If a "theist" is one who has a belief in a god or gods, then an "atheist" is, literally, one who does not have a belief in a god or gods. If "theism" is the theistic position that asserts that there is a god or gods, "atheism" is the theistic position that does not assert that there is a god or gods. This is what the addition of the "a" does to most words (atonal music compared to tonal music, ahistorical events compared to historical events, etc.)

It's highly unlikely that anyone has ever killed in the name of atheism itself or theism itself.

This is exactly correct because theism and atheism are not worldviews, they are theistic positions. Christianity, Judaism, materialism, physicalism, Hinduism, Objectivism, etc. are all worldviews. They make moral claims and claims about the world.

Atheism, theism, polytheism, etc., make no claims about the world. They make one claim and one claim only, i.e. a claim about the existence of a god.

Many Buddhists, for instance, do not believe in a god as such and are, therefore, atheists. They are, at the same time, however, very religious and spiritual. Atheism says nothing more about them than their theistic position.

Before "Jim" is given a choice about a god or gods, he is "without a theistic belief" and is, therefore, an atheist.

Your option, b. of Jim's choices (i.e. "I don't know and can't know."), is not an option. One either has a theistic belief or does not have a theistic belief. A so-called "agnostic" is either an atheist or a theist, she either has a theistic belief or she is without a theistic belief. There is no inbetween.

Theistic beliefs do not, themselves, force Jim to face any more questions. Jim has to ask questions about personal and social morality, his nature and place in the universe, the nature of humanity, etc. even without holding a theistic position.

Worldviews answer these questions. Worldviews have component parts. Some worldviews are monotheistic, some are polytheistic, some are pantheistic, panentheistic, and even atheistic. The question of god, per se, does not lead to an answer for any of your proposed questions. This is the job of the worldview that Jim choses to associate himself with--e.g. Christianity, physicalism, etc.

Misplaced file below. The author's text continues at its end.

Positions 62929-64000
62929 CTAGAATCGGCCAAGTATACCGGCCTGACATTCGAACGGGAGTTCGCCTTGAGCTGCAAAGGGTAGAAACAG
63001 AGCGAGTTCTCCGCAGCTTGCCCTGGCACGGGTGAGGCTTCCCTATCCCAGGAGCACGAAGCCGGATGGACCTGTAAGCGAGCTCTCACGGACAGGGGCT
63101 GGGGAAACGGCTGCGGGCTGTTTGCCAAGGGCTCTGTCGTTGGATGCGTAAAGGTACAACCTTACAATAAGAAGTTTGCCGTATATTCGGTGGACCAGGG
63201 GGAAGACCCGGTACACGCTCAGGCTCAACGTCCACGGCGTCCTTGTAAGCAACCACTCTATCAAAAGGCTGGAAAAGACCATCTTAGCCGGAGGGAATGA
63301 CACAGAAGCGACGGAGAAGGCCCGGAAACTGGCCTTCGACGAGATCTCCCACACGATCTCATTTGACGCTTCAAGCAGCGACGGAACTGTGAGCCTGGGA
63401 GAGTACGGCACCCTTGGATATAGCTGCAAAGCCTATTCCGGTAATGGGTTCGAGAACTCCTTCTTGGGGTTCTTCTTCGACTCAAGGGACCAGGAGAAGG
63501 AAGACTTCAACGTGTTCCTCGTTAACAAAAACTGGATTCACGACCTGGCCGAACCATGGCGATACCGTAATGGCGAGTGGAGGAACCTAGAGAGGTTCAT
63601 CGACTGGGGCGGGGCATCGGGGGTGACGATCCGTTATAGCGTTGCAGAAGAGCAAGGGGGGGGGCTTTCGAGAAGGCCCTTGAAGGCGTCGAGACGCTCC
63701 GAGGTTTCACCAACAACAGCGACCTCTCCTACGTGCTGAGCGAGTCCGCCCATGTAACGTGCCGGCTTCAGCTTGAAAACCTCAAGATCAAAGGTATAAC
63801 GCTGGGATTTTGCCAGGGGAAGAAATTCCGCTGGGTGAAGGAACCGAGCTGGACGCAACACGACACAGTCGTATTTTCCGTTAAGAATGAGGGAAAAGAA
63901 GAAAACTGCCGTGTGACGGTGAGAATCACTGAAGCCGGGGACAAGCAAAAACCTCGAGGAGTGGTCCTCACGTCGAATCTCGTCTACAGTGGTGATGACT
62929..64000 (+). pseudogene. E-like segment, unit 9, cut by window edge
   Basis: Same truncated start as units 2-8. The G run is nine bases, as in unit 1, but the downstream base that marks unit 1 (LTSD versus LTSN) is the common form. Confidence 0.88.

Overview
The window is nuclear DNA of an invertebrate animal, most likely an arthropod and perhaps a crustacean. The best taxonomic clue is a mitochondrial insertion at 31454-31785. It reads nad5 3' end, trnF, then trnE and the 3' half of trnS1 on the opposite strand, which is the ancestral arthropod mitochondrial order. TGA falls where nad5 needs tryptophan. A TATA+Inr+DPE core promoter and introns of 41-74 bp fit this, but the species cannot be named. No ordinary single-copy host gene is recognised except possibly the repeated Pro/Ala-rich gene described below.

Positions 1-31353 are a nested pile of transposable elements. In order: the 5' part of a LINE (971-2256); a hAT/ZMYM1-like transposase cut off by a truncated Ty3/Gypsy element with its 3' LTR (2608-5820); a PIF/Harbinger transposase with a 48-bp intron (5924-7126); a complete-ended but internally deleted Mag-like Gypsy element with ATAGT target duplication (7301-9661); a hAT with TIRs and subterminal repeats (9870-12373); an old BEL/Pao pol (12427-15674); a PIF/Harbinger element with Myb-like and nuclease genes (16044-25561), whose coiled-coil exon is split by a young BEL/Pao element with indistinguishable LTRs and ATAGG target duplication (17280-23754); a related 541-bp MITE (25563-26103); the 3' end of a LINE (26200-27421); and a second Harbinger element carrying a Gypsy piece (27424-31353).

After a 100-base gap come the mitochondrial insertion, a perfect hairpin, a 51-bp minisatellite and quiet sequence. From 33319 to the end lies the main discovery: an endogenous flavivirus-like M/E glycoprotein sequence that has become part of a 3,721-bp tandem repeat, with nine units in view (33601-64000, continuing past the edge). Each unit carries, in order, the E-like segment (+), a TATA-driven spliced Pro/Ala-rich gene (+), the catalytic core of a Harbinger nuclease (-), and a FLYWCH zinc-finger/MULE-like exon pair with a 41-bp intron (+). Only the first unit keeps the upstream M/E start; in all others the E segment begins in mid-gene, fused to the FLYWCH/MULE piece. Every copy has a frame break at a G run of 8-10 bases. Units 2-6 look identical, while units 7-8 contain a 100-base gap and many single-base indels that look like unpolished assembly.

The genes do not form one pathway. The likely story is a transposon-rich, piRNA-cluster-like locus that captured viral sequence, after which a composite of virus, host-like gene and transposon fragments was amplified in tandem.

In fact, whether or not Jim will hold a belief in a god or gods will be determined by his worldview. The worldview he chooses to align himself with will determine whether or not he believes in a god or gods or does not have a belief in a god or gods.

It seems to me that you are reversing the order that people make decisions.

If you would like to hear more from atheist "whacko's" try here for my team blog.

11:04 AM  
Blogger Righteous Bubba said...

It wouldn’t surprise me though if humans come pre-wired for belief.

I believe that. So many relatively isolated cultures and tribes develop magic/ritual/religion with so many basic similarities that it seems reasonable to believe that it's a part of our being: we're creative enough to make a lot of interesting connections that are the basis for a lot of intuitive leaps, some of which will be false (I still avoid stepping on cracks sometimes to save mom, and I can't really believe that urging on my favourite team when I watch a game makes a difference yet I feel that I let them down if I don't whoop).

It's an argument for the anti-religious: obviously our societies come up with this stuff no matter what, so it's reasonable to assume that no one of them has any special truth value. Not the same thing as saying God doesn't exist, but often mistaken for the same.

1:48 PM  
Blogger Melinda Barton said...

Ex-believer, I think your little semantic trick is producing a false dichotomy here. "I don't know" is a viable answer to the question. If one takes neither stance intentionally, leaving both open to possibility, one does not fit the dictionary definition of atheism. For instance, Are there ghosts? You can believe that there are, there aren't, or that you can't make a decision and don't really care. Atheism by its dictionary definition is the result of having made a decision. Personally, I think trying to fold agnosticism into atheism in order to "prove" something is disingenuous and misrepresents many who call themselves agnostic.